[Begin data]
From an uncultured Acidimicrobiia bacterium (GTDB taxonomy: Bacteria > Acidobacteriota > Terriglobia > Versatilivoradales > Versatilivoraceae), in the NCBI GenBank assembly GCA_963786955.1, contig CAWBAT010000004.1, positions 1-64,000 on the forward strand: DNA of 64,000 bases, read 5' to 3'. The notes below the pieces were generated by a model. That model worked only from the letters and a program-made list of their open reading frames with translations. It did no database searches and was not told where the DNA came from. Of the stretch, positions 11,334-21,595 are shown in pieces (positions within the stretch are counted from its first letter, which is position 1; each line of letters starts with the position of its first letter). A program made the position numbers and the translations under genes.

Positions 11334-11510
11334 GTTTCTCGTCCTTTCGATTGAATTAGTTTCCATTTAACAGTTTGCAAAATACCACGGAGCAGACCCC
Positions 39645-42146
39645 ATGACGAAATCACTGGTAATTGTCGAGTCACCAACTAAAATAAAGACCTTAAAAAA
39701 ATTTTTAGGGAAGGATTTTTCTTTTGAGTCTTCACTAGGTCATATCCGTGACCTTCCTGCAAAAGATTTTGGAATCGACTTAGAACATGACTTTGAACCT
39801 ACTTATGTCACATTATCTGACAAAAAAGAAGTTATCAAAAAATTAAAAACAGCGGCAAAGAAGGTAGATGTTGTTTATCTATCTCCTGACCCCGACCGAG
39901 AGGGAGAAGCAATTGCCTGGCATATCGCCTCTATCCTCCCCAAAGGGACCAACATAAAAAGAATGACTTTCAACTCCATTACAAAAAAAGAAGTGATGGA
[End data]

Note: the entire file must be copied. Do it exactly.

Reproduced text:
From an uncultured Acidimicrobiia bacterium (GTDB taxonomy: Bacteria > Acidobacteriota > Terriglobia > Versatilivoradales > Versatilivoraceae), in the NCBI GenBank assembly GCA_963786955.1, contig CAWBAT010000004.1, positions 1-64,000 on the forward strand: DNA of 64,000 bases, read 5' to 3'. The notes below the pieces were generated by a model. That model worked only from the letters and a program-made list of their open reading frames with translations. It did no database searches and was not told where the DNA came from. Of the stretch, positions 11,334-21,595 are shown in pieces (positions within the stretch are counted from its first letter, which is position 1; each line of letters starts with the position of its first letter). A program made the position numbers and the translations under genes.

Positions 11334-11510
11334 GTTTCTCGTCCTTTCGATTGAATTAGTTTCCATTTAACAGTTTGCAAAATACCACGGAGCAGACCCC
Positions 39645-42146
39645 ATGACGAAATCACTGGTAATTGTCGAGTCACCAACTAAAATAAAGACCTTAAAAAA
39701 ATTTTTAGGGAAGGATTTTTCTTTTGAGTCTTCACTAGGTCATATCCGTGACCTTCCTGCAAAAGATTTTGGAATCGACTTAGAACATGACTTTGAACCT
39801 ACTTATGTCACATTATCTGACAAAAAAGAAGTTATCAAAAAATTAAAAACAGCGGCAAAGAAGGTAGATGTTGTTTATCTATCTCCTGACCCCGACCGAG
39901 AGGGAGAAGCAATTGCCTGGCATATCGCCTCTATCCTCCCCAAAGGGACCAACATAAAAAGAATGACTTTCAACTCCATTACAAAAAAAGAAGTGATGGA